Scott: I took a few boring WR6 shares of Fitzgerald in my best-ball warm-ups, but that’s the extent of it. In seasonal, where you have to call the shot ahead of time, I’m not excited for either of these chaps. I’m also hesitant to draft Hopkins in his adjustment year, especially given the unusual context of 2020.
Matt: I don’t see Christian Kirk or Larry Fitzgerald having much of a ceiling or safe floor, honestly. The two should cannibalize each others’ targets and Hopkins will command at least 130 looks as the engine of the passing attack. I’ll take a shot on Kirk in the double-digit rounds just in case he takes another leap as a player and Fitzgerald falls off a cliff. But I don’t see myself hunting for either with much gusto.
Andy: Kirk’s upside is limited a bit by the fact that Hopkins should see 140-plus targets, per his usual. It sorta feels as if the Kirk breakout won’t happen until Fitz finally calls it a career and waits for his Hall of Fame call. Still, I’d give a slight edge here to the third-year pro over the 37-year-old legend. It’s tough to imagine Fitzgerald outproducing his 2019 line (75-804-4); Kirk simply needs to stay healthy to produce a career-best season.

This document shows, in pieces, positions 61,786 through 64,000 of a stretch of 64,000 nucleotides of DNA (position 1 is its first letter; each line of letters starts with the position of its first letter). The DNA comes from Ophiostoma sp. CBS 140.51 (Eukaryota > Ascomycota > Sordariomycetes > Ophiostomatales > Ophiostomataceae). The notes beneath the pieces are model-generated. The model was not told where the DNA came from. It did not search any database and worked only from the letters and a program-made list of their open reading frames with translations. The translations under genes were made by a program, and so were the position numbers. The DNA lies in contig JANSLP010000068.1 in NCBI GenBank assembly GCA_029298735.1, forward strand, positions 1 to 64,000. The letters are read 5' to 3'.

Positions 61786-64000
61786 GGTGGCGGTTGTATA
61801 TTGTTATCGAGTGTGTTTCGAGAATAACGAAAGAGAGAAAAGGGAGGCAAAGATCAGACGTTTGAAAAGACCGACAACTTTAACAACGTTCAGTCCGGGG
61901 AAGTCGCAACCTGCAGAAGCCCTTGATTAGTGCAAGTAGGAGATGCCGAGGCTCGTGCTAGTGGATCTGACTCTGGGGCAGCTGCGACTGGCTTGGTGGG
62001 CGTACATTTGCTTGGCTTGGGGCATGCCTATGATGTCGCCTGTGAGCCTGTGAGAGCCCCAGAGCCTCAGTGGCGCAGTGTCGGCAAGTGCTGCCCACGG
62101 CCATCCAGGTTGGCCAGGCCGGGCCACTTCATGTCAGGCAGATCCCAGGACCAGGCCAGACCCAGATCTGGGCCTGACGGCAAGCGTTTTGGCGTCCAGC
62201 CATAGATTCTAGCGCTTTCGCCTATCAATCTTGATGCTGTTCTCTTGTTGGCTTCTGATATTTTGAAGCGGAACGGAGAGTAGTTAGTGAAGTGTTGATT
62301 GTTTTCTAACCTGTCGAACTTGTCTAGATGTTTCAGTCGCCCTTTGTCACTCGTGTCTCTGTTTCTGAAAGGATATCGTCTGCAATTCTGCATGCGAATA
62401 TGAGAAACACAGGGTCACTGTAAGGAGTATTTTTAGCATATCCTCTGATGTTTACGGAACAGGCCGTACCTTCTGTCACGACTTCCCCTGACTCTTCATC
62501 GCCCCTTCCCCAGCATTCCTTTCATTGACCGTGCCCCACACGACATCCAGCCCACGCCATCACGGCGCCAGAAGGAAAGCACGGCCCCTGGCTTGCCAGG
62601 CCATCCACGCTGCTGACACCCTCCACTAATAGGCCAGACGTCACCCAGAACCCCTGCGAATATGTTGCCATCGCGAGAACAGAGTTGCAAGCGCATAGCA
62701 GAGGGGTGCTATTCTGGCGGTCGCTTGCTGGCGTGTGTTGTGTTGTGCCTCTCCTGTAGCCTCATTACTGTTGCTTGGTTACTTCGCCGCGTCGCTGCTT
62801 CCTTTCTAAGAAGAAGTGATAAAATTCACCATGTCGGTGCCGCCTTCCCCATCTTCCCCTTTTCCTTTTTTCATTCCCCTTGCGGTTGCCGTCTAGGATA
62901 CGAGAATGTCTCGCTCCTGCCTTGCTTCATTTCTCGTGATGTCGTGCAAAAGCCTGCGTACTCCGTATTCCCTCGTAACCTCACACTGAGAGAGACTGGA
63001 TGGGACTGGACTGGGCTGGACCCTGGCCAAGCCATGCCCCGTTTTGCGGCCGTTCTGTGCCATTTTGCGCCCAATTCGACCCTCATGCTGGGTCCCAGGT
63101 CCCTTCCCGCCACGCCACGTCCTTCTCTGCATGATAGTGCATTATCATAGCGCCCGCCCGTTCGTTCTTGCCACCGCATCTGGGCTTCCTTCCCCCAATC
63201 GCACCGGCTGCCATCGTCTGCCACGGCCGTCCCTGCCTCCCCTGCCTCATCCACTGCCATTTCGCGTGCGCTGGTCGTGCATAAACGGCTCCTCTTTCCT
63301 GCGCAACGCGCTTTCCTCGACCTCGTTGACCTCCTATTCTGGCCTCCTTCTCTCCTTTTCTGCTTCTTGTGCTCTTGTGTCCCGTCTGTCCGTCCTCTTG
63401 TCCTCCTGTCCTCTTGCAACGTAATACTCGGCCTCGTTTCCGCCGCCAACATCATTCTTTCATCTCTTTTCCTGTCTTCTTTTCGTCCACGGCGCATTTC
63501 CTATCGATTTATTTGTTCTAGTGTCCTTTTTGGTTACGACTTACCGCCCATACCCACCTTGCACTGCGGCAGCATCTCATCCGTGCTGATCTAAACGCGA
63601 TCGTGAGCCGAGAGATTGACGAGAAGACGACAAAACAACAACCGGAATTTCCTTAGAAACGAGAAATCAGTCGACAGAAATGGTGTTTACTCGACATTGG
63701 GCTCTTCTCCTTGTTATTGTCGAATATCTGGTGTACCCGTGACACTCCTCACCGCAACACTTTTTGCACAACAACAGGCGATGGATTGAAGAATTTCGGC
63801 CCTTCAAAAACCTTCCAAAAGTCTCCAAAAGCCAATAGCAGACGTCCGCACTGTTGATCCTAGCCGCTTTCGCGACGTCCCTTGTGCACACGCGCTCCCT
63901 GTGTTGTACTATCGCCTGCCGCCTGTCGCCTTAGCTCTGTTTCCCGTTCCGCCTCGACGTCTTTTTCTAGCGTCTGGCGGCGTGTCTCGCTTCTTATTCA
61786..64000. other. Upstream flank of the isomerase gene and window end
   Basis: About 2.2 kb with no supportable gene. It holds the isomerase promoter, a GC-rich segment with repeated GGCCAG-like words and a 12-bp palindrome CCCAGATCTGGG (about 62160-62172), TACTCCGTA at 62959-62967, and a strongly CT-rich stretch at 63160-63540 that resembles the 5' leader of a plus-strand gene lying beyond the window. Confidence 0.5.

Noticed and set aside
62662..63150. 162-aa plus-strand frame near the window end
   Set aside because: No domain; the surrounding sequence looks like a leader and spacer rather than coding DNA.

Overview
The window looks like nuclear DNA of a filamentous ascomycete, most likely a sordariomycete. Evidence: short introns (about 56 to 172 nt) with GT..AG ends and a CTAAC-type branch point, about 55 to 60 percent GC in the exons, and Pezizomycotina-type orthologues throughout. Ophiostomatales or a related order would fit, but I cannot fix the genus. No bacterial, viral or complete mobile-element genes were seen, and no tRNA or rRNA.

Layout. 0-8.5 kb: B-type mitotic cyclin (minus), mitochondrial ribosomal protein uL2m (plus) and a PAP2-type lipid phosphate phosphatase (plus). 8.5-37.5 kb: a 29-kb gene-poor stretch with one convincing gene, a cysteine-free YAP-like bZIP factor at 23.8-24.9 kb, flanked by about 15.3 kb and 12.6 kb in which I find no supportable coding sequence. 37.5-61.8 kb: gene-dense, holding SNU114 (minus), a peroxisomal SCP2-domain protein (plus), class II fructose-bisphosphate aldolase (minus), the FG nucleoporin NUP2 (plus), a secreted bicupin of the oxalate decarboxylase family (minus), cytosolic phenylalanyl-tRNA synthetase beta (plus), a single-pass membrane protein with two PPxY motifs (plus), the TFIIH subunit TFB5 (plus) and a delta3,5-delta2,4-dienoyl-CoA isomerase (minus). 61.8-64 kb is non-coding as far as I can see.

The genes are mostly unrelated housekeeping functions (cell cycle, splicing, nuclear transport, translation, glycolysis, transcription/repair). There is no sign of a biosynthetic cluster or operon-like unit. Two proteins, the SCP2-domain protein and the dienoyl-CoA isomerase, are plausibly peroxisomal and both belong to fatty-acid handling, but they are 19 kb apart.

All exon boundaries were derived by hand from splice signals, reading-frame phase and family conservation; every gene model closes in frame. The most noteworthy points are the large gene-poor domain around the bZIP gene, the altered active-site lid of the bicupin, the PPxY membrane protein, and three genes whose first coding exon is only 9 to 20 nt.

Matt: DeAndre Hopkins falls out of the top-five in the position. In the COVID-adjusted offseason, I’m even more hesitant about unfamiliar wide receiver-to-quarterback connections. I detailed in my series “Players who will shape 2020 NFL season” why Hopkins could beat the poor history of receivers changing teams. He is that good. Still, wide receiver has so many quality options at the top of drafts, that if Hopkins has a great year but finishes as WR6-9 with the Cardinals offense still thriving as a whole, it wouldn’t be shocking.
OVER/UNDER on 6.5 Win Total from BetMGM
Scott: Most of the crowd is chasing OVER, which is why you have to tack on the -164 juice. I’d take that side in a vacuum, but the extra bump chases me off a window trip. If you’re pro-Arizona, consider taking a stab at their exact win total, or putting a playoff ticket at +275. I’ll take the over for the purpose of this assignment, but I’ll fill my portfolio with other tickets.
Follow Matt: @MattHarmon_BYB
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Follow Andy: @AndyBehrens